Three UKZN PhD graduates were supported in their research and studies by a cohort initiative facilitated by Professor Maxwell Phiri of the School of Management, IT and Governance.
Dr Josphat Manyeruke of Zimbabwe and Dr Peter Kwasi Oppong of Ghana graduated with their PhDs in Marketing, while Dr Nelia Eta Marima also of Zimbabwe was awarded a PhD in Entrepreneurship after being part of a research community which met twice a month for dissertation writing and research supervision.
For Marima, being part of the cohort created a platform for her to meet other researchers, share experiences and engage with her supervisor face to face which enhanced her research.
‘My research focused on innovation as a strategy for survival and growth for SMEs,’ said Marima. ‘Challenges I faced included finance since some of the research was done in remote areas and there were time constraints since I also had a job as a full-time lecturer in Zimbabwe.
‘I am now going to focus on publishing articles and books as I aspire to be a professor one day.’
For Manyeruke, travelling from Zimbabwe to meet with the cohort in Pietermaritzburg was expensive in terms of time and money but the results were worth it.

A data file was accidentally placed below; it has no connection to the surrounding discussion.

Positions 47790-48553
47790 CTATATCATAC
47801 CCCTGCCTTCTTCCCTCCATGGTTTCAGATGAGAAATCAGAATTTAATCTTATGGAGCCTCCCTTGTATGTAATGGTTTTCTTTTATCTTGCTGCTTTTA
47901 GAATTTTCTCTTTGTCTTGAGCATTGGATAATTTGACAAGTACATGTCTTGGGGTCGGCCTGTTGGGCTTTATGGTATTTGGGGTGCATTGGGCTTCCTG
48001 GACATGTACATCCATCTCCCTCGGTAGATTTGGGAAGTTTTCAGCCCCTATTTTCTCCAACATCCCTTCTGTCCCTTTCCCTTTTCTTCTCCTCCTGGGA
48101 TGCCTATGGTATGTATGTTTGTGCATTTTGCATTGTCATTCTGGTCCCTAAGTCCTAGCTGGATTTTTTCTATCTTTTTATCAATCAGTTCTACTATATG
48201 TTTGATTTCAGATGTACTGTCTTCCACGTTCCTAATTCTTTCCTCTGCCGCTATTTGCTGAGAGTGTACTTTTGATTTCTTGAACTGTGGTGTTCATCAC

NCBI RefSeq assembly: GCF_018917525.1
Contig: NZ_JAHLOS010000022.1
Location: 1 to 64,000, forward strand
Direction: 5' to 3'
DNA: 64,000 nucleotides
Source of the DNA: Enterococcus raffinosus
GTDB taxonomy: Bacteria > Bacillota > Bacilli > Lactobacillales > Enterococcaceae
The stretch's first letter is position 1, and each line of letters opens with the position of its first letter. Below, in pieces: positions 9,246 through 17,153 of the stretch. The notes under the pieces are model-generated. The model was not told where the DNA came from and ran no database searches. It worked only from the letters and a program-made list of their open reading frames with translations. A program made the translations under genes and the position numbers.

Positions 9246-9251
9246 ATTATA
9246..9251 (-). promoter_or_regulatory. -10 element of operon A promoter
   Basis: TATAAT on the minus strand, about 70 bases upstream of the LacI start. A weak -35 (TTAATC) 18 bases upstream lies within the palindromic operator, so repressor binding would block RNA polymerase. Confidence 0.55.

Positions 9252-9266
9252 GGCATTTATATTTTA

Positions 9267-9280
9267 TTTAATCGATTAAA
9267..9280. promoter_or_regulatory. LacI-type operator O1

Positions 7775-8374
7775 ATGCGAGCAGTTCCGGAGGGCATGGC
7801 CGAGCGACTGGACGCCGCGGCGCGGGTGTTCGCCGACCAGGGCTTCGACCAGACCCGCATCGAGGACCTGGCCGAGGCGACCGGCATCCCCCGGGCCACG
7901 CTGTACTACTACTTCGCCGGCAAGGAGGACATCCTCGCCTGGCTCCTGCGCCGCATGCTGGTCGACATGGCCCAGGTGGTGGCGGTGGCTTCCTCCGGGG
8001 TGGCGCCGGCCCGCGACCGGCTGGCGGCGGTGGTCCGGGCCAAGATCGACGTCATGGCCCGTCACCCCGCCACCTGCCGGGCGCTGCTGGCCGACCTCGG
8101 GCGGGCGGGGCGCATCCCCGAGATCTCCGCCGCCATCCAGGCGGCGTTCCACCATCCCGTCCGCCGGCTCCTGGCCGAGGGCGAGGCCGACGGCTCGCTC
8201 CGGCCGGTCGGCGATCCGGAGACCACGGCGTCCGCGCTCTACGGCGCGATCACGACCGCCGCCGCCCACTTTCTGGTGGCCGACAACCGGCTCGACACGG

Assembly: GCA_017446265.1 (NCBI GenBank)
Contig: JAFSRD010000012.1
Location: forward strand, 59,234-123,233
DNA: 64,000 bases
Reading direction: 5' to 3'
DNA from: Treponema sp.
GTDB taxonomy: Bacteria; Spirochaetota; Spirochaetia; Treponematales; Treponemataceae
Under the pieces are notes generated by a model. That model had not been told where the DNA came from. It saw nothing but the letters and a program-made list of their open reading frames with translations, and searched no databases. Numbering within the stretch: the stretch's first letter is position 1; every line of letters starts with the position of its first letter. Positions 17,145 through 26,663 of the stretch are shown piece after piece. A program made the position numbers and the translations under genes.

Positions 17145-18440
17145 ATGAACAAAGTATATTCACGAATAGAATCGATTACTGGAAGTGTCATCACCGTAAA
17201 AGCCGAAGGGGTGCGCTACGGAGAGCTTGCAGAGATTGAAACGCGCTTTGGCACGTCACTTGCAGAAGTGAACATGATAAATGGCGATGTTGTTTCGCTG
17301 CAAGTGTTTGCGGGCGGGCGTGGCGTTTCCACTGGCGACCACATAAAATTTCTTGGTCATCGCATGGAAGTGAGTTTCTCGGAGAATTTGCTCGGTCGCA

‘Our Zimbabwean economy is not doing very well, thus it was not easy to raise finance and I also faced a challenge of lack of time as I am fully employed by Chinhoyi University of Technology. At times it was difficult to balance work and study commitments, however, the PhD cohort helped me a lot as it was a meeting point with peers who all shared ideas. Professor Phiri would sometimes bring professionals who explained certain concepts in a way I understood. The supervisor himself would lecture certain important research concepts,’ he said.
Manyeruke hopes his research titled: Customer Satisfaction with Electronic Banking Services in Zimbabwe: A Case of Mashonaland West Province, Zimbabwe will help businesses to improve their electronic banking service.
Oppong, a Ghanian researcher, says the results of his PhD research titled: The Influence of Packaging and Brand Equity of Over-The-Counter Herbal Medicines in Kumasi, Ghana, have already led to him having four research papers published.
‘Despite the advantages associated with packaging and brand equity, no empirical research had been done to uncover their significance in the traditional herbal medicine market,’ said Oppong. ‘My research established that brand awareness, associations, loyalty and perceived quality are key sources of value of herbal medicines sold at Kumasi.
‘Well-designed packaging and brand equity contribute to competitive distinctiveness that can boost the future growth of a company in the industry’ he said.
Commenting on the success of the PhD cohort, Phiri said he was proud of the graduates and looked forward to the cohort generating more graduates, more publications and getting the School to support the initiative as he was currently running the cohort from his own research funds.
Words and Photograph: Thandiwe Jumo